Tuesday, October 28, 2008

Mark 1:1-8 -- It's Not About You, It's About Jesus

I have a note on my computer monitor at church that chastises me on a daily basis: "Remember: it's not about you, it's about Jesus." I wrote that after a youth worker seminar a few years ago, during which I heard Phil Vischer, the guy who created VeggieTales, share his testimony about how he lost control over Big Ideas (the company behind VeggieTales) due to a lawsuit. It was devastating to him -- VeggieTales had been at the height of success and Big Ideas employed over 300 people. But God decided to take that away from him in the early 2000's, and during Phil's recuperation period, he realized that VeggieTales' success had taken his focus away from Christ and invested it into pride and self-satisfaction.

Phil Vischer, like me, and perhaps like you, was a disciple of Jesus -- and as such, had to learn the lesson that there's only room for one guy at the top, and it wasn't going to be him. Hit the rewind button to the first century and take a look at another disciple of Jesus.

John the Baptist -- who I affectionately call "J the B" when I teach about him in youth group -- was quite a character, a "card" as my mother likes to say. He wasn't a quiet, meek-mannered bookworm, but a scruffy survivalist who wasn't afraid of the rich or powerful, and upset just as many people as he attracted with his preaching. Every stereotype of a wild-eyed, manic-looking, rag-wearing preacher waving around signs that claim "THE END IS NEAR!" probably owes their inspiration to this guy. Except that for all of how John looked and acted, what with his locust-based diet, this wasn't a man who proclaimed "THE END IS NEAR!" so much as "THE CHRIST IS NEAR!"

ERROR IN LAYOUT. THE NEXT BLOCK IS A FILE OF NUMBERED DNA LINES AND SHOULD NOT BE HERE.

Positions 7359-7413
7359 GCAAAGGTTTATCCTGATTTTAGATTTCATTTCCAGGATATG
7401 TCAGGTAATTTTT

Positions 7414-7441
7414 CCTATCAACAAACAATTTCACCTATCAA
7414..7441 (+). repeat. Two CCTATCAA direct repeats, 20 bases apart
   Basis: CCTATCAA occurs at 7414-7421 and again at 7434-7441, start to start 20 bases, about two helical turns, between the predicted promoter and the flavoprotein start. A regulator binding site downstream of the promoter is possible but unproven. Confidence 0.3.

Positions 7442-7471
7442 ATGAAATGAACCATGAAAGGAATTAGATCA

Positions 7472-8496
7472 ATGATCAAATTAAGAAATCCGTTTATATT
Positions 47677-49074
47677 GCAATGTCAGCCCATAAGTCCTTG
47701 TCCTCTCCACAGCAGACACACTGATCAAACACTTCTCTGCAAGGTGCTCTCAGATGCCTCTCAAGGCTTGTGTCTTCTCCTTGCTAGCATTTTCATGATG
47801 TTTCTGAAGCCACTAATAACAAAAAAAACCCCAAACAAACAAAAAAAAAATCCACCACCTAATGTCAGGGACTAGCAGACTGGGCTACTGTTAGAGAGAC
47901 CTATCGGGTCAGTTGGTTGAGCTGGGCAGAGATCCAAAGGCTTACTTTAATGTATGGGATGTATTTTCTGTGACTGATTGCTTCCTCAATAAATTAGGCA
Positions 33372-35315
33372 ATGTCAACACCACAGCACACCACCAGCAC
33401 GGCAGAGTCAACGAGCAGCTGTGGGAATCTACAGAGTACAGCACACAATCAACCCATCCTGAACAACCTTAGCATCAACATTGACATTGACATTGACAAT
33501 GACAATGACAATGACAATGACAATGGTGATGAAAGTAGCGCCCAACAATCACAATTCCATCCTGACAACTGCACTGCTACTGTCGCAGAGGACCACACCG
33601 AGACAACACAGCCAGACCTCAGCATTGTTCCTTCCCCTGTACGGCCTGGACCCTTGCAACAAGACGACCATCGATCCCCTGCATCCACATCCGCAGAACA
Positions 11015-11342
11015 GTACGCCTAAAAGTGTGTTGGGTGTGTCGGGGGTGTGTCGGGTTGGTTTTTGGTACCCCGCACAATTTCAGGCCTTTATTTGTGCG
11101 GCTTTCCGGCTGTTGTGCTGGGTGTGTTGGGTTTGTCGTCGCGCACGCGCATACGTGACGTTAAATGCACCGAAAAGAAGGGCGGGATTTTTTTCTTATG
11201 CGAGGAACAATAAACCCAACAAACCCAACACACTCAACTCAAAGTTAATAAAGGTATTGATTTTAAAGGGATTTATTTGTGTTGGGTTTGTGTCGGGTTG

His entire life and entire ministry served as a humble prologue to Jesus' arrival on earth. He was Jesus' PR guy, the guy on the loudspeaker who drives a beat-up car around a neighborhood blaring the news about something big about to happen. Or, if you like, John was a blue-collar road-layer, making "straight the paths" (1:3) in the Jewish community so that the people would be prepared and eager to receive Jesus.

In the years that he did ministry in the countryside, J the B was probably tempted to develop a big head. He was a big name of the time, a man who's words carried weight, and who's message drew followers who were baptized by him and dedicated their lives to following him. He could've easily fallen into the trap that Moses did, claiming that his popularity and success came from his own means -- in other words, that it WAS all about him. But he doesn't! Read his message in verses 7 and 8:
"After me will come one more powerful than I, the thongs of whose sandals I am not worthy to stoop down and untie. I baptize you with water, but he will baptize you with the Holy Spirit."
In John 3:30, J the B said it another way: "He must become greater; I must become less." This was humility in action, a man who wanted what God wanted, who desired what God desired, and couldn't stand the thought of people worshiping him over Christ.